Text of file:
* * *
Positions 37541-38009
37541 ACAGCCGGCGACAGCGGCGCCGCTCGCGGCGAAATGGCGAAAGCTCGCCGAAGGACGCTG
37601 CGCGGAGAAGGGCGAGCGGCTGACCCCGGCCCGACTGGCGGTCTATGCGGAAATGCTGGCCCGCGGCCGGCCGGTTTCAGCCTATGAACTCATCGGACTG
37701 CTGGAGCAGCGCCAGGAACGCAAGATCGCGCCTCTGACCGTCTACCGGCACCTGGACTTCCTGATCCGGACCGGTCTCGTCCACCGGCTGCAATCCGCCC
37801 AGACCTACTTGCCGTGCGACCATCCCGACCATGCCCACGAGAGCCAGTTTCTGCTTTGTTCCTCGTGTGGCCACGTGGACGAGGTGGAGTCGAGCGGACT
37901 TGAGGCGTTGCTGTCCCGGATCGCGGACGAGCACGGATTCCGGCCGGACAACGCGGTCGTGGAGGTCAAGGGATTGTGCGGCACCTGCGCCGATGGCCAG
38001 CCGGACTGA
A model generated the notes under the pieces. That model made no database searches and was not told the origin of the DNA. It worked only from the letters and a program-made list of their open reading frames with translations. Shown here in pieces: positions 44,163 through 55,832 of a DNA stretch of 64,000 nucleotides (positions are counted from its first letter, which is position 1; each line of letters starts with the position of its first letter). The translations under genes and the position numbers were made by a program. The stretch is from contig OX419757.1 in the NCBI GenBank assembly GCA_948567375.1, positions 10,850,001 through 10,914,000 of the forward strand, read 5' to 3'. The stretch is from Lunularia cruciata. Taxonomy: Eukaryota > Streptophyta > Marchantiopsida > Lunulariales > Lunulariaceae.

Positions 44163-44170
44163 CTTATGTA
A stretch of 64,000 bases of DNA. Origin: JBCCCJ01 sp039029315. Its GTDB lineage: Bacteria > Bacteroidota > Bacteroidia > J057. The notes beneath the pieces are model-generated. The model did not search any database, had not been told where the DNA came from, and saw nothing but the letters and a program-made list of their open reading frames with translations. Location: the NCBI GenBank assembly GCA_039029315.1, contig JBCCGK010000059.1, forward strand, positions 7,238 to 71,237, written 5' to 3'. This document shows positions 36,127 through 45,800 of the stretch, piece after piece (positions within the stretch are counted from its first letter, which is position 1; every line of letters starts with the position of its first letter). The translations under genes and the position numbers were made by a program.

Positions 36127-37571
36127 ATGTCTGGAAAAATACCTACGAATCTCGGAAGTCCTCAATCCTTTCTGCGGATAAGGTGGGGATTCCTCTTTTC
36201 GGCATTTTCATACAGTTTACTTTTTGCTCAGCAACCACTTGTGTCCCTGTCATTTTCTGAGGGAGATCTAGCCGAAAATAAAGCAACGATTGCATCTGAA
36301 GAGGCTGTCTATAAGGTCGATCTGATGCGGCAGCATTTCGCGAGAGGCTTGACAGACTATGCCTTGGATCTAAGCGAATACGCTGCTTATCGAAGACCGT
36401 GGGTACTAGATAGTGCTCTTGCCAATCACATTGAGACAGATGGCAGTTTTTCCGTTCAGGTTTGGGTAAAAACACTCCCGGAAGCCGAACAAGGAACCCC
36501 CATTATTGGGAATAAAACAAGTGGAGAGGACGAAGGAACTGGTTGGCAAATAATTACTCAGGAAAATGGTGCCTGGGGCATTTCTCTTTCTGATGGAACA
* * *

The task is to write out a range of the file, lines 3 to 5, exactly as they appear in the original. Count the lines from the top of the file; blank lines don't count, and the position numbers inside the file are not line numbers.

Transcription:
37601 CGCGGAGAAGGGCGAGCGGCTGACCCCGGCCCGACTGGCGGTCTATGCGGAAATGCTGGCCCGCGGCCGGCCGGTTTCAGCCTATGAACTCATCGGACTG
37701 CTGGAGCAGCGCCAGGAACGCAAGATCGCGCCTCTGACCGTCTACCGGCACCTGGACTTCCTGATCCGGACCGGTCTCGTCCACCGGCTGCAATCCGCCC
37801 AGACCTACTTGCCGTGCGACCATCCCGACCATGCCCACGAGAGCCAGTTTCTGCTTTGTTCCTCGTGTGGCCACGTGGACGAGGTGGAGTCGAGCGGACT